Roots on the Table


Especially Good Sweet Potatoes

When the trees stand skeletal against the sky, blustery winds chill your bones, and that extra little nip in the air is upon us, I know it’s time to break out my cold weather arsenal. I’m not just talking about quilts and blankets or the trunk full of sweaters, scarves and mittens. No, what I’m referring to are the autumn vegetables that are a must for the nourishing, comforting recipes of the season. Roots.While you may not think of roots as a mainstay of our diets, we eat them all the time. Carrots and potatoes, anyone? But there is a world of roots far beyond those, offering us a range of flavors and nutrients. Plus, they store well, are incredibly easy to cook and, with their creamy starches, are tremendously satisfying. Here are some of my favorite root vegetables to keep in the kitchen, especially during the cooler months:

Favorite Roots: Sweet Potatoes

Roasted Spiced Sweet Potatoes and Pears

One of the biggest crowd pleasers, sweet potatoes are a mainstay in my cold-weather kitchen. I like to roast a big batch of them by simply piercing them with a paring knife and placing them on a parchment lined baking sheet (to catch any syrupy drips) in a 350°F oven until they yield easily to a knife, about 45-60 minutes. We cube them and keep them on hand for a quick snack, a lunch box addition, a topping for beans and salads, and even an unexpected addition to smoothies.They also make a delicious spiced mash with cinnamon, ginger and a touch of black pepper. Try the Especially Good Sweet Potatoes opens in a new tab too; I love it with coconut milk for some extra tropical flavor. Roasted Spiced Sweet Potatoes and Pears opens in a new tab is another beautiful way yet elegant way to enjoy this root vegetable and is a perfect addition to any holiday table.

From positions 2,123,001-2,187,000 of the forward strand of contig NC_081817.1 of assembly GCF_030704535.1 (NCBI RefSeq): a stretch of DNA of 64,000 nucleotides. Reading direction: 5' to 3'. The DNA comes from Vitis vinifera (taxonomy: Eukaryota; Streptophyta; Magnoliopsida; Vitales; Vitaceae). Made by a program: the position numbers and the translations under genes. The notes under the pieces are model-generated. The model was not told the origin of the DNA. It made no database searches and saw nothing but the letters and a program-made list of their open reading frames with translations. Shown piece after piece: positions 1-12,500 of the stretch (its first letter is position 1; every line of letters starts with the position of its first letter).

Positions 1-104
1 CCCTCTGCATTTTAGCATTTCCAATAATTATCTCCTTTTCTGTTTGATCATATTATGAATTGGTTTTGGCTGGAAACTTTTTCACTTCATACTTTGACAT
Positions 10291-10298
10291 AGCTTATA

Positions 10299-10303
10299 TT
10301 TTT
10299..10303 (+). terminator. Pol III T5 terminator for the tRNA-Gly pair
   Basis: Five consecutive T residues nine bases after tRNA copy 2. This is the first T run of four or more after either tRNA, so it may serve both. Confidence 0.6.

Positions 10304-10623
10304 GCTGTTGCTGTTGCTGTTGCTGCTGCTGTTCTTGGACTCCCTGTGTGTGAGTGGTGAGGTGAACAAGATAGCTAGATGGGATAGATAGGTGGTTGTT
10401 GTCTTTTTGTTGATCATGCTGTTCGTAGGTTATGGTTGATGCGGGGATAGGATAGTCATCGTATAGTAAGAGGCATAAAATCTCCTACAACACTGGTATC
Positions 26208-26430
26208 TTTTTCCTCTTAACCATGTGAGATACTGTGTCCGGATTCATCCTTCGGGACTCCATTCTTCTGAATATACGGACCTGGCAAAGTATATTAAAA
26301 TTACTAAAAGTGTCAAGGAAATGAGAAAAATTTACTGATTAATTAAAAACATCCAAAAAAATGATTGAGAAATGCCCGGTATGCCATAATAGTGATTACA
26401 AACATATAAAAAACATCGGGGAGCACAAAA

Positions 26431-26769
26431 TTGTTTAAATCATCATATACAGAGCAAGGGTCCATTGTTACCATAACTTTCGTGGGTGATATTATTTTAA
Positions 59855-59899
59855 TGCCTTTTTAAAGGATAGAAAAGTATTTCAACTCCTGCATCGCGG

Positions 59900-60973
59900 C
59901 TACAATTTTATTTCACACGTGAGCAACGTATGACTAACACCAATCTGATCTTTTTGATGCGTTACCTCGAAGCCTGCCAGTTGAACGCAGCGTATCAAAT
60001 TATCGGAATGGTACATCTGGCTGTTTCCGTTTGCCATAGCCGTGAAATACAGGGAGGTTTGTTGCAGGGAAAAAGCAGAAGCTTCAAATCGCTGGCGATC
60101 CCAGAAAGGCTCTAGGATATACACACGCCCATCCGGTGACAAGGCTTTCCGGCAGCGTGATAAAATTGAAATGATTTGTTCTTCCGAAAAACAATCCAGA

Winter Vegetable Soup

Round Roots: Rutabagas & TurnipsSimilarly shaped, and usually found near each other in the produce department, rutabagas and turnips are not to be ignored. Rutabagas tend to have a pale orange-hued flesh and a somewhat purple tinge to their peel, while turnips are usually a creamy white color, with purple coloring on their skin as well. Both have a mild flavor with the rutabaga being a little sweeter than the slightly spicy turnip.

When buying either, look for smooth, firm skins. If the green tops are attached, even better! I like my rutabagas and turnips roasted, stewed, boiled and mashed, and pureed into creamy soups. They are also great in the Winter Vegetable Soup opens in a new tab.

Skinny Roots: Parsnips & Carrots

Roasted Root Vegetables

Parsnips are often overlooked next to their vibrantly colored and sweeter cousins — carrots. But with their versatility and pleasant nutty flavor, they should not be missed. Add them with other root vegetables to stews and soups, or even pair them with potatoes for a fresh take on classic mashed potatoes.Also be sure to try them in one of these recipes featuring a medley of roots: Roasted Root Vegetables opens in a new tab and Caramelized Root Vegetables opens in a new tab. Even carrots could use some new and fresh ways to show up on your table. Try them in as a dip or spread in Carrot Cashew Spread opens in a new tab or pureed and silky in Carrot Ginger Soup opens in a new tab.

How do you get your roots on the table?

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